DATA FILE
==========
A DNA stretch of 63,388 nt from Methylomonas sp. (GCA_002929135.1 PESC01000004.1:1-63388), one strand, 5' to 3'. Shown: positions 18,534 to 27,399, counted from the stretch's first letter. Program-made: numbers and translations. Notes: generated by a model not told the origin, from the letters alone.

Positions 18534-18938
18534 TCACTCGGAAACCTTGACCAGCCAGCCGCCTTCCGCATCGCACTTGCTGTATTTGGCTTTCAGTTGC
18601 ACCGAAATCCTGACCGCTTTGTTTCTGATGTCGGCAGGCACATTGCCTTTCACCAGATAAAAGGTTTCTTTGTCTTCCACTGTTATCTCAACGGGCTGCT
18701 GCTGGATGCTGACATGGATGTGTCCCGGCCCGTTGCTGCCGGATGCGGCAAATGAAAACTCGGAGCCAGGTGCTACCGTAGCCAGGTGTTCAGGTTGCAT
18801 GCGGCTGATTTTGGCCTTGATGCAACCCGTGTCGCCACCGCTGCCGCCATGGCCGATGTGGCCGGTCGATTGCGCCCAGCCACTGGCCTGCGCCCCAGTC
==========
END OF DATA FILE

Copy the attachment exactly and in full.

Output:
A DNA stretch of 63,388 nt from Methylomonas sp. (GCA_002929135.1 PESC01000004.1:1-63388), one strand, 5' to 3'. Shown: positions 18,534 to 27,399, counted from the stretch's first letter. Program-made: numbers and translations. Notes: generated by a model not told the origin, from the letters alone.

Positions 18534-18938
18534 TCACTCGGAAACCTTGACCAGCCAGCCGCCTTCCGCATCGCACTTGCTGTATTTGGCTTTCAGTTGC
18601 ACCGAAATCCTGACCGCTTTGTTTCTGATGTCGGCAGGCACATTGCCTTTCACCAGATAAAAGGTTTCTTTGTCTTCCACTGTTATCTCAACGGGCTGCT
18701 GCTGGATGCTGACATGGATGTGTCCCGGCCCGTTGCTGCCGGATGCGGCAAATGAAAACTCGGAGCCAGGTGCTACCGTAGCCAGGTGTTCAGGTTGCAT
18801 GCGGCTGATTTTGGCCTTGATGCAACCCGTGTCGCCACCGCTGCCGCCATGGCCGATGTGGCCGGTCGATTGCGCCCAGCCACTGGCCTGCGCCCCAGTC